I wanted to share my current build information.
I am rebuilding a 72 Commando engine back to stock-ish and was performing a routine check of the components to make sure they are balanced to one another.
Like a good o.c.d. mechanic I try my best to get all the pieces to balance within 0.1 grams
These JCC pistons are a 12.9 grams out!
- The color of the aluminum looks the same, the external markings look the same and the machining look very much the same - at a closer look the skirts are different finishing widths and the underside "forging" is extremely different - but hidden by the pin boss.
I have been installing our eastern friends pistons for a very long time now. Their quality control has been good to me and I have never lost a piston even in my most aggressive attempts to do so. They are often a very nice "forged" piece and if you call them their customer service is excellent. It is almost as if they are telling you want you want to hear
- The most I have ever seen these pistons out-of-matching is 2 full grams and they were suspect out of the box (different color metal, forging/casting differences etc)
A closer look revealed that the heavier piston has a very different pattern..almost as if it was the last of that run or pistons in the dies.
The lighter piston has much "crisper" lines and markings. Very obviously made on a different set of dies
JCC claims these are forged - I am beginning to think these are cast. There is much evidence to back up a casting argument.
It is visually apparent there is a major difference on the underside.
Moral of the story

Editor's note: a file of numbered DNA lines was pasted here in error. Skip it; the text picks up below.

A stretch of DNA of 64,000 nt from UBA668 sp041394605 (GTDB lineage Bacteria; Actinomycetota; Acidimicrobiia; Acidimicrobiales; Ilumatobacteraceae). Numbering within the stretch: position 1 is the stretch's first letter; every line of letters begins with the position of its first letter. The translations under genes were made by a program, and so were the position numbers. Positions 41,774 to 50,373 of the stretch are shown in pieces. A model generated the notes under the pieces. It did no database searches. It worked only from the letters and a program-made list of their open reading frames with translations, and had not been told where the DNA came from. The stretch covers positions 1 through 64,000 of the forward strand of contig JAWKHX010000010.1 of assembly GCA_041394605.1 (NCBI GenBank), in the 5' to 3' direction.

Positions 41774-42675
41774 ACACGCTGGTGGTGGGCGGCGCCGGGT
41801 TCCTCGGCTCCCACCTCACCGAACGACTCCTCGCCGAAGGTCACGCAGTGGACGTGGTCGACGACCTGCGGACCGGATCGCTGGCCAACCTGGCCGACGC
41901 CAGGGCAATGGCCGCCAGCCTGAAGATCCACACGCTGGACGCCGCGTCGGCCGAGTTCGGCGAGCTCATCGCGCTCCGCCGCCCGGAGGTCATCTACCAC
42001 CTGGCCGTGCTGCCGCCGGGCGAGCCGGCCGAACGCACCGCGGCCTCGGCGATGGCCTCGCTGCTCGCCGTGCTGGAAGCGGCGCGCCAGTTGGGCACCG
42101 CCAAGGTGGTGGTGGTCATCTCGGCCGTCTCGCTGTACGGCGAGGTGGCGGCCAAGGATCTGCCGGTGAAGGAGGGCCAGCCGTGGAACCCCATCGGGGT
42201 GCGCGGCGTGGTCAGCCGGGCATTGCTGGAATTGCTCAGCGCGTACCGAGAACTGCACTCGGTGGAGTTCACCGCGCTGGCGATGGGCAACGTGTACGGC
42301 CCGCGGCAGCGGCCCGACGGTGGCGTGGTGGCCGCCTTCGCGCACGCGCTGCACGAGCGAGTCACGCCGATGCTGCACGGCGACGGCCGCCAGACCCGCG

- At a glance even a seasoned builder with intent to overlook the balancing of the engine would not notice that these pistons were made very differently. It would take a moment of comparison to see
- A 12.9 gram difference would make this bike a lemon. A novice getting into the sport of British bikes may assume "it is what it is" and quickly jump on to a modern bike or a Japanese counterpart missing the best of what these machines have to offer.
- It's not just our British parts! I regularly refresh Honda and Suzuki motorcycles - A big LOOK OUT moment when rebuilding these is to carefully heat cycle any N.o.s. pistons you may use as there is a 100% chance you will "soft" seize them in the first few minutes no matter how hard you try not to. The old cast pistons were terrible then and now that they had time to sit on the shelf for 40+ years they are still just as terrible - like a bad wine.
The pictures may help the visual. I hope this information passes on to you before you bolt the engine together in haste
- I used a sharpie to mark the wider skirts
- You could never tell at a glance these were so completely different (my machine markings are present on the heavier piston) but closer look revealed the first tell tale - the oil hole for the piston pin is not chamfered
- Much wider skirt on the right - BUT this was not enough material to help. I was able to get 1 gram closer when I first matched the skirts
I am trying to collect a better picture of the supports under (above when in the installed position) the piston pin boss. The bridge tower type beams that support the pin boss to the piston crown are approx 30% larger and rounded/organic looking as a crude casting may be. The support beams also have a bridge between them that connects to the piston pin boss - all of this on the heavier piston
The lighter piston has very pronounced forging/casting lines as if the supports are almost measurable as a rectangle section of beam that would be approx 3x5 mm - much smaller than the other and much lighter in appearance